Above: Michel Daigneault’s Voir rouge (2002-2003)
Michel Daigneault, professor of painting at York, has some new visions for abstraction in painting today. However, you won’t have to try to read his mind – he has put his views on paper, so to speak.
Daigneault’s work is being shown during July in a group exhibition called Summer at the Gallery, at the Galerie Christiane Chassay in Montreal. He is also participating in the group exhibition, Painting Unbound: Looking at the Nineties, at the Musée d’art contemporain de Montréal. This show runs to Sept. 7.
In both exhibitions, Daigneault says, he proposes new paradigms by insisting on the social and linguistic coding of visual signs. Questioning what constitutes abstraction today and thereby exploring how abstraction relates to larger social forces has been a core inquiry of his for many years, he notes.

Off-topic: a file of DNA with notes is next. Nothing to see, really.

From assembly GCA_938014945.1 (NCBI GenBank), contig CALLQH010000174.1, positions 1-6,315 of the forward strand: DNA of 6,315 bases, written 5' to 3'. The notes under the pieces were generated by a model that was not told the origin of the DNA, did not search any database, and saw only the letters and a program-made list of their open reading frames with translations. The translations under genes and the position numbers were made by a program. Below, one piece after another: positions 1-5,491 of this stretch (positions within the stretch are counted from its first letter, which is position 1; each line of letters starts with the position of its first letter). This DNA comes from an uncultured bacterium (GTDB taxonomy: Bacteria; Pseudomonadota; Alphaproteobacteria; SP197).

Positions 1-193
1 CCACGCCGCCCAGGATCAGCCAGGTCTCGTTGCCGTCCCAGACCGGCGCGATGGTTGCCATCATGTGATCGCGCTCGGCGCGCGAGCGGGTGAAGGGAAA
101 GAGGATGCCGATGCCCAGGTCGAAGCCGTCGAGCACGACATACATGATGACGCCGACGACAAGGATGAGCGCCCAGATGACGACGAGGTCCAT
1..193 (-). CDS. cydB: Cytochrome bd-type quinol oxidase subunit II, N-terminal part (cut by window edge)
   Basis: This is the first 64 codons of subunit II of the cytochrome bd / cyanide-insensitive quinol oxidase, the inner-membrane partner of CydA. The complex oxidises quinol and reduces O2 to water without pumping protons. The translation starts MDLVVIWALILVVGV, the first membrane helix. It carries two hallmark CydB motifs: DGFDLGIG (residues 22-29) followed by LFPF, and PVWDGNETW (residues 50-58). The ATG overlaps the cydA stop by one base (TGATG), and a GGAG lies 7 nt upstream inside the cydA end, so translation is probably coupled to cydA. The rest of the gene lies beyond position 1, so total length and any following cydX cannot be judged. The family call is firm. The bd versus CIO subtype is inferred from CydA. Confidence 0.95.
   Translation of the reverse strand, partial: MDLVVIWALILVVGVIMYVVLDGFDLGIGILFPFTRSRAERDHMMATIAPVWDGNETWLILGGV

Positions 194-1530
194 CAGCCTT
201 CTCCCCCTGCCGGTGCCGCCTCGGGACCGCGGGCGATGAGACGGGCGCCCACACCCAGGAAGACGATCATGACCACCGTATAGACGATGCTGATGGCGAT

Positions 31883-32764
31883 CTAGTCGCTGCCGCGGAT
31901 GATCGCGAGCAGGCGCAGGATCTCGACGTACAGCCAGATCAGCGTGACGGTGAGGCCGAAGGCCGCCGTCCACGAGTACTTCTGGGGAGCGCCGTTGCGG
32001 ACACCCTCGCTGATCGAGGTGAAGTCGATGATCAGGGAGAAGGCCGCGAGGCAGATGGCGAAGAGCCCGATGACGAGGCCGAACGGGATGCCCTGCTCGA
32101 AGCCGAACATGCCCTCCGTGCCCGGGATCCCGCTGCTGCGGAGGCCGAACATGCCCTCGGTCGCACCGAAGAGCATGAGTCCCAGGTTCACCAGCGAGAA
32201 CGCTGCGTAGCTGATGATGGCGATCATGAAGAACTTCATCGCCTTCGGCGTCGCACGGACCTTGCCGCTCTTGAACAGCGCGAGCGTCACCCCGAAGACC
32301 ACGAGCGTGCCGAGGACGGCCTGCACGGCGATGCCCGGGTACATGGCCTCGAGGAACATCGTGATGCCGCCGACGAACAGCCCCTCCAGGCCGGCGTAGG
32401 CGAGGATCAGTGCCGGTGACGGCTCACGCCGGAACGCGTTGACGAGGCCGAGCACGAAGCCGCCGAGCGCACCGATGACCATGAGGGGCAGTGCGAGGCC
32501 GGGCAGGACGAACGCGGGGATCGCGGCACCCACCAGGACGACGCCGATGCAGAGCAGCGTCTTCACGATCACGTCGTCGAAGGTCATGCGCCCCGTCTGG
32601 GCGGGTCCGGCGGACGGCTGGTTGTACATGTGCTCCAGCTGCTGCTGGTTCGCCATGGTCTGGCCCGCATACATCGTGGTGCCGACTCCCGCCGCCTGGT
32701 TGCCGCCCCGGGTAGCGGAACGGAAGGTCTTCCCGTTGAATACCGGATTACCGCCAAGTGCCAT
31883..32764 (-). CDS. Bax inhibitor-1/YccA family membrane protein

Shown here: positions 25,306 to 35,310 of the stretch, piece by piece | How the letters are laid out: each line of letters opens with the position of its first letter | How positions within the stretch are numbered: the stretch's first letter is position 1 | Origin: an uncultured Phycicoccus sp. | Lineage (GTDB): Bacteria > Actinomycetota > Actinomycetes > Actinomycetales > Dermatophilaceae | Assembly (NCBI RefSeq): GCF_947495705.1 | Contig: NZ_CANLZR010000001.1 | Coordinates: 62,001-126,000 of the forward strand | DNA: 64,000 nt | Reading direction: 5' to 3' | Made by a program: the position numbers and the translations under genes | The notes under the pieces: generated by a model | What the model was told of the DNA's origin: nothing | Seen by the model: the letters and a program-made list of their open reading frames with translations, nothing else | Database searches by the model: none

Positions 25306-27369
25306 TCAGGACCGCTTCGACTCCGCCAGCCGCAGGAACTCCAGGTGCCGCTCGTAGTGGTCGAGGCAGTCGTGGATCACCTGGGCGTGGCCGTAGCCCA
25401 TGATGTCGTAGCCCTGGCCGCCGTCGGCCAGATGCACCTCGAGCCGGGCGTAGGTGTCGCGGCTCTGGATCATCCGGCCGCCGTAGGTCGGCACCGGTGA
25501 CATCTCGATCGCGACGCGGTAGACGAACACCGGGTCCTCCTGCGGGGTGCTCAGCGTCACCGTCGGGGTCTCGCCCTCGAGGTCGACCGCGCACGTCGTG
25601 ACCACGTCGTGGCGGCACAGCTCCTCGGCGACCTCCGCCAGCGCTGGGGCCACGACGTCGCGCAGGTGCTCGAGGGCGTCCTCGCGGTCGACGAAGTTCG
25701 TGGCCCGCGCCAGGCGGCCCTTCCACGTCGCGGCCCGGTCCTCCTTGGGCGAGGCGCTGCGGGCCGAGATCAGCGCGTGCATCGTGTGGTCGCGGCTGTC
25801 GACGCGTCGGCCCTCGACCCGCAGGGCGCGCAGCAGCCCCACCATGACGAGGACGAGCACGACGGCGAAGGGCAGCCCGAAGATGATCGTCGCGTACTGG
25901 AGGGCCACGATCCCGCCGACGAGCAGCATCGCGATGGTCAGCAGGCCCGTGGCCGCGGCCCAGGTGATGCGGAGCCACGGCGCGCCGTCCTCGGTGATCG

Daigneault has exhibited in a number of solo and group shows across Canada, and in the United States and France. His work is represented in many public collections including the National Gallery of Canada, Musée d’art contemporain de Montréal, Quebec Museum, Joliette Museum and Canada Council Art Bank.
Joining York’s Faculty of Fine Arts Visual Arts Department in 2002, Daigneault held previous appointments at universities and schools of art and design in the United States, France and other parts of Canada.
Right: Pour l’oeil (2002-2003)